B. Respondent

The Respondent does not deny prior knowledge of the Complainants and their mark. Rather, the Respondent insists that it operates only in Qatar, where the Complainants have no trademark registrations, and legitimately sells “life insurance portfolios” (not a principal offering of the Complainants) under the name of the registered company Sovereign LLC.

6. Discussion and Findings

Paragraph 4(a) of the Policy provides that, in order to divest a respondent of a domain name, a complainant must demonstrate each of the following:

(i) the domain name is identical or confusingly similar to a trademark or service mark in which the complainant has rights; and

(ii) the respondent has no rights or legitimate interests in respect of the domain name; and

(iii) the domain name has been registered and is being used in bad faith.

Under paragraph 15(a) of the Rules:

“A Panel shall decide a complaint on the basis of the statements and documents submitted and in accordance with the Policy, these Rules and any rules and principles of law that it deems applicable.”

A. Respondent’s Pre-Commencement Submission and Complainant’s Supplemental Filing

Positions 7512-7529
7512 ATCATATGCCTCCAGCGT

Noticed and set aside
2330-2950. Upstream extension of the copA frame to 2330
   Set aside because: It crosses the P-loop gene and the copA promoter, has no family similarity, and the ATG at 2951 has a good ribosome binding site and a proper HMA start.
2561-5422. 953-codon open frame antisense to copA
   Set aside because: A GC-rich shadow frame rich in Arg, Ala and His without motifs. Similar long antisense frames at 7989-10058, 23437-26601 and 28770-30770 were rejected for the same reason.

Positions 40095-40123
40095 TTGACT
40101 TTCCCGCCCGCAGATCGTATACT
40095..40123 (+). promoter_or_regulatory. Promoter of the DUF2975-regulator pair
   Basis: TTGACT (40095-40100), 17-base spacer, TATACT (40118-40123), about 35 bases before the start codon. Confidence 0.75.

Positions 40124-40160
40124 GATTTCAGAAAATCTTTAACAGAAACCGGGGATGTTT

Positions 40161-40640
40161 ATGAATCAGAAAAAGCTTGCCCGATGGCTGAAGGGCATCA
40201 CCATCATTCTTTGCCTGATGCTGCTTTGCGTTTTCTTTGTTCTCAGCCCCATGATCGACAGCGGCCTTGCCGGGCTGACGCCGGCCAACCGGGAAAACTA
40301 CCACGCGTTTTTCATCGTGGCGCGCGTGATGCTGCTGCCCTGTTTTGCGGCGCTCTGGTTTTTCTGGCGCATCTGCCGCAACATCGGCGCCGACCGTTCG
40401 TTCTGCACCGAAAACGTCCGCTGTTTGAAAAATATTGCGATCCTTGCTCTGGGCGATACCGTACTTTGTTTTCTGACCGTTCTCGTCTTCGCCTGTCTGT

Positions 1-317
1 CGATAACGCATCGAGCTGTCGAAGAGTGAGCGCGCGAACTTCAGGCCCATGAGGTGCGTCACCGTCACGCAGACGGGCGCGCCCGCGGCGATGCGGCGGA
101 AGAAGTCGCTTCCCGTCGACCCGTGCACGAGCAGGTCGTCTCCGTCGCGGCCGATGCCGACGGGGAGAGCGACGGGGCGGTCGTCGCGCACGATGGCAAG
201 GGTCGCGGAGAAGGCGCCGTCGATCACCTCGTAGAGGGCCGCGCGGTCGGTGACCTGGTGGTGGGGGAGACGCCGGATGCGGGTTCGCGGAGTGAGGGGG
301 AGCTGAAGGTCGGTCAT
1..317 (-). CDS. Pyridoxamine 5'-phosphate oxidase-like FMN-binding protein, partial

In reply to notice of the filing of the Complaint, the Respondent on December 5, 2010 sent a letter and attachments to the Center with the following email cover message:

“We respond to the allegations made against ‘Stephen Jones’ by the Complainant: Sovereign Trust (Gibraltar) Limited about the domain names detailed below:

sovereignqatar.com / sovereignqatar.net / sovereignassurance.com / sovereignassurance.net / sovereignoffshore.com

Please see the enclosed.pdf scan of our response letter and the attachments, and in view of our submission we respectfully request you to reject the ‘Remedies Requested’ by the claimant and instruct name.com to unlock and return to us control of our websites.”